What is a SLAPP Suit?
CLDC lawyers have been successful in defending social and climate justice activists and organizations from SLAPPs (strategic lawsuits against public participation), which are designed to chill free speech — notably dissent.
Deep-pocketed corporate bullies have a long, shameful track record of filing SLAPP suits to intimidate climate justice and other progressive activists and organizations. And they keep filing them, for the sole purpose of draining activists’ resources, wasting their time (which impacts the effort that people can contribute to social movements), and causing anxiety. All of these factors create a chilling effect that harms the exercise of free speech. Examples include defamation (libel and slander) lawsuits against people for simply speaking out against corporate wrongdoing.
SLAPP suits typically charge the defendant-activist or organization with defamation or some other form of tortious misconduct, framing the lawsuit as legitimate when the actual goal is to intimidate and silence activists and target the right to free speech.
The CLDC is a national expert in defending activists and their campaigns from the threat of unconstitutional SLAPP suits. We have a large brief bank and legal resources available for lawyers. If you are an attorney representing environmental or social change activists, please contact us.
We are a proud, active, member of the national Protect the Protest coalition, which defends those attacked by SLAPP suits and educates activists and the public about them. Through this process we have conveyed, as a coalition, that we stand with one another, and that corporate bullies come after all of us when they come after one of us. CLDC lawyers got both Resolute Forest Products’ and Energy Transfer Partners’ (now known as Energy Transfer) SLAPP suits against climate justice activists thrown out for our clients.
We also defeated the Eugene “Weed Nazi,” who attempted to SLAPP a Eugene-based antifascist activist when she was exposed as a white nationalist. CLDC lawyers also provided legal support for the “Weed 9,” and Water for Citizens of Weed, California (WCWC), members of the Weed community who faced a SLAPP suit brought by Roseburg Forest Products’ in their effort to control a local water source. That suit was also dismissed. We look forward to winning more victories against malicious SLAPPs!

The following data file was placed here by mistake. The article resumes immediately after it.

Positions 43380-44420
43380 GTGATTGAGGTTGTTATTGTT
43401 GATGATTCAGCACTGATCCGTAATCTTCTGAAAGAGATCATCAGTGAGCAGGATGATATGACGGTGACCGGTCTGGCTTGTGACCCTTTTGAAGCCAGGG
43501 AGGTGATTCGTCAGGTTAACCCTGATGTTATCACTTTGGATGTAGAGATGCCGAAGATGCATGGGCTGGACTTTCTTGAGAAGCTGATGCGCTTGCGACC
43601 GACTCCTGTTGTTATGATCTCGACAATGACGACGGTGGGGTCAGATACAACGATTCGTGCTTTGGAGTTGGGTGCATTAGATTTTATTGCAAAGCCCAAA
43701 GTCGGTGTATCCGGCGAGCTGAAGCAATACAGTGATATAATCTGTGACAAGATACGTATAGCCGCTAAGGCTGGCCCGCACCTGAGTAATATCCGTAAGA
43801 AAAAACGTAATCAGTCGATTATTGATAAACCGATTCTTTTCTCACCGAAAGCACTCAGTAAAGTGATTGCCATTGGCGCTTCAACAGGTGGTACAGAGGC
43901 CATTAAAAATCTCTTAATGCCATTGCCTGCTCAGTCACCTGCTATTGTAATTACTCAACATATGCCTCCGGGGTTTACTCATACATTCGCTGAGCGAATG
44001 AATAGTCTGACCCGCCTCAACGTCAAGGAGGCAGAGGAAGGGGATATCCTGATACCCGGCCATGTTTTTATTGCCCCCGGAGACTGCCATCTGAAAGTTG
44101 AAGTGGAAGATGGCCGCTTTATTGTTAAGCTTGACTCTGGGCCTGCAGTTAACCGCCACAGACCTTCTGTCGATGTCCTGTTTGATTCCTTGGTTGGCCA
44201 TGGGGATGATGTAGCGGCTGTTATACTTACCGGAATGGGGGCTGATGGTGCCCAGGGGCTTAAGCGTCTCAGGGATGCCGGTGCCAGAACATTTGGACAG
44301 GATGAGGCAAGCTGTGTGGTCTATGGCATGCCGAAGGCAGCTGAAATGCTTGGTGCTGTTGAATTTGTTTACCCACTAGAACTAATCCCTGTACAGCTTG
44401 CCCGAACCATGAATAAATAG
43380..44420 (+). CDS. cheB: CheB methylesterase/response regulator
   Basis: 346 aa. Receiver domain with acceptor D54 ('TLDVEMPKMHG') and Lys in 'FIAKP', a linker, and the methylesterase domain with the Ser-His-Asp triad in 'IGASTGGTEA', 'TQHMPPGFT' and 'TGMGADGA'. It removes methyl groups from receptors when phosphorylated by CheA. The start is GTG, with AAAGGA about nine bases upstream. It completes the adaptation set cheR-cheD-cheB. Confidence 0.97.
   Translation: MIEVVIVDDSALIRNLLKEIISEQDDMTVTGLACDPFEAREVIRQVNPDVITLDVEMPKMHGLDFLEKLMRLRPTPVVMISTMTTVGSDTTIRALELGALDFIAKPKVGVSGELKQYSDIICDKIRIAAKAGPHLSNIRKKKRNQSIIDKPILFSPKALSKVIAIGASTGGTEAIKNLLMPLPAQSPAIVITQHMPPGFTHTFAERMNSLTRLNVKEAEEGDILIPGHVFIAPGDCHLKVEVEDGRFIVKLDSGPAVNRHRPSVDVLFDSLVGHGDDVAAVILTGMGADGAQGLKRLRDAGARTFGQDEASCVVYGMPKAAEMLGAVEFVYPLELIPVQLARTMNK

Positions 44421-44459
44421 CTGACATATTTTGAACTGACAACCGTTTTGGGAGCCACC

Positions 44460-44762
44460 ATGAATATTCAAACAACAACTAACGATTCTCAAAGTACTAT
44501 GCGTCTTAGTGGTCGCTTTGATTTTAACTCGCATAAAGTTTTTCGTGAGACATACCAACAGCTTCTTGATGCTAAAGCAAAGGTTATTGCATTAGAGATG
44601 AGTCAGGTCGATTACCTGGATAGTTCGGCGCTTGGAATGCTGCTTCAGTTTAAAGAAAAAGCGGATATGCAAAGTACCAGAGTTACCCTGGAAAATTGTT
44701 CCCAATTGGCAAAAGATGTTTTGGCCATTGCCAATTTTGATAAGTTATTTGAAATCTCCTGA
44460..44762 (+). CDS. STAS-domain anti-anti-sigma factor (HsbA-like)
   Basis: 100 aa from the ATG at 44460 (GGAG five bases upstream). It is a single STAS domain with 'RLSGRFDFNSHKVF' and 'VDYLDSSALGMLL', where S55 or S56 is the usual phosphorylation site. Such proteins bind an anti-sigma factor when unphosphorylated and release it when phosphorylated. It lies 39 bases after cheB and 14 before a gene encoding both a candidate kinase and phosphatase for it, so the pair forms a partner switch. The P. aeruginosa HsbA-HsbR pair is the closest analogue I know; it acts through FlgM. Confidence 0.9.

“Weed 9” Lawsuit: Water for Citizens of Weed California et al. v. Churchwell White LLP et al.
In April 2020 CLDC filed suit against the Sacramento law firm Churchwell White LLP and two of its attorneys, alleging that they engaged in malicious and unlawful conduct when they (on behalf of their client, Roseburg Forest Products) filed a lawsuit against nine local activists and their community organization, Water for Citizens of Weed, California (WCWC) in May of 2017.
The lawsuit against our clients was dismissed in December 2017 under California’s anti-SLAPP law, and Roseburg Forest Products was ordered to reimburse the activists and WCWC for legal fees. Such “strategic lawsuits against public participation,” or “SLAPP suits,” are frequently used by corporations to silence or intimidate critics.
Roseburg Forest Products’ lawsuit came in response to the nine citizen activists voicing their concerns about their small city losing access to a vital public spring water source to the interests of the private logging company. RFP’s attorneys asserted that they were just trying to resolve legal ownership issues regarding the water supply, but neither WCWC nor the nine people RFP’s attorneys named in the suit had ever made any personal claim to the rights or title to the water supply — a fact the law firm admitted at the time. Yet even with that knowledge, the law firm appealed the court rulings and dragged the defendants through two more years of legal proceedings.
Several of the nine activists are former mayors — some who are now in their 80s and 90s. The activists had participated in town meetings and taken other grassroots actions as members of WCWC, to educate their community about the threat to their water supply. After writing a letter requesting assistance from a state agency, and speaking out during a local meeting, they found themselves in court being sued by a $900 million timber company. We hope to move forward with the merits of the lawsuit soon.